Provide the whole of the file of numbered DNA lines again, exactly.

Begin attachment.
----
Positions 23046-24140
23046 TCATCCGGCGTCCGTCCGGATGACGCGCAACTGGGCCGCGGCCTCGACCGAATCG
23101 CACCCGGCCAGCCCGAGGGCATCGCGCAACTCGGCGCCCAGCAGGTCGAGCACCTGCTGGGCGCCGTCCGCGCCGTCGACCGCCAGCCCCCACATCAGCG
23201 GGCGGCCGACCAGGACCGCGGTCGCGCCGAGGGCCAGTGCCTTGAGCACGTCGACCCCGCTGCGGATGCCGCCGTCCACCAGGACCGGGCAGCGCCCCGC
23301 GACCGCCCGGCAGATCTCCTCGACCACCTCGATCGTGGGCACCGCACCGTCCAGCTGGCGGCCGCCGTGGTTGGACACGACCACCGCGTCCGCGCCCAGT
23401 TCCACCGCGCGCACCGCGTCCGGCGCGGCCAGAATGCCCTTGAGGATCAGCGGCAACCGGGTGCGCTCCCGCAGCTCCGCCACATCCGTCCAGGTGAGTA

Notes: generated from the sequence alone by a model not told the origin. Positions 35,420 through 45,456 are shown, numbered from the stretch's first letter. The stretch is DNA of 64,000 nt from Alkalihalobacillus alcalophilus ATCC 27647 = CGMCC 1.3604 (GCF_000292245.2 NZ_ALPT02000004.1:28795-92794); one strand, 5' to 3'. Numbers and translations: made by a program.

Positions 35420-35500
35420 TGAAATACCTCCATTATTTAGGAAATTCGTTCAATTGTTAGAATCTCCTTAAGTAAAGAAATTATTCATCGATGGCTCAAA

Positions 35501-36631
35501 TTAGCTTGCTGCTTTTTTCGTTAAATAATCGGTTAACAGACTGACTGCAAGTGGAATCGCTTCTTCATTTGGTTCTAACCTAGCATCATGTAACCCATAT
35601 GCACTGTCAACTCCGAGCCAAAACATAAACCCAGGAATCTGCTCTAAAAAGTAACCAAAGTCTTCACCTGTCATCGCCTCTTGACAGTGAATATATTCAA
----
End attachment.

Positions 23046-24140
23046 TCATCCGGCGTCCGTCCGGATGACGCGCAACTGGGCCGCGGCCTCGACCGAATCG
23101 CACCCGGCCAGCCCGAGGGCATCGCGCAACTCGGCGCCCAGCAGGTCGAGCACCTGCTGGGCGCCGTCCGCGCCGTCGACCGCCAGCCCCCACATCAGCG
23201 GGCGGCCGACCAGGACCGCGGTCGCGCCGAGGGCCAGTGCCTTGAGCACGTCGACCCCGCTGCGGATGCCGCCGTCCACCAGGACCGGGCAGCGCCCCGC
23301 GACCGCCCGGCAGATCTCCTCGACCACCTCGATCGTGGGCACCGCACCGTCCAGCTGGCGGCCGCCGTGGTTGGACACGACCACCGCGTCCGCGCCCAGT
23401 TCCACCGCGCGCACCGCGTCCGGCGCGGCCAGAATGCCCTTGAGGATCAGCGGCAACCGGGTGCGCTCCCGCAGCTCCGCCACATCCGTCCAGGTGAGTA

Notes: generated from the sequence alone by a model not told the origin. Positions 35,420 through 45,456 are shown, numbered from the stretch's first letter. The stretch is DNA of 64,000 nt from Alkalihalobacillus alcalophilus ATCC 27647 = CGMCC 1.3604 (GCF_000292245.2 NZ_ALPT02000004.1:28795-92794); one strand, 5' to 3'. Numbers and translations: made by a program.

Positions 35420-35500
35420 TGAAATACCTCCATTATTTAGGAAATTCGTTCAATTGTTAGAATCTCCTTAAGTAAAGAAATTATTCATCGATGGCTCAAA

Positions 35501-36631
35501 TTAGCTTGCTGCTTTTTTCGTTAAATAATCGGTTAACAGACTGACTGCAAGTGGAATCGCTTCTTCATTTGGTTCTAACCTAGCATCATGTAACCCATAT
35601 GCACTGTCAACTCCGAGCCAAAACATAAACCCAGGAATCTGCTCTAAAAAGTAACCAAAGTCTTCACCTGTCATCGCCTCTTGACAGTGAATATATTCAA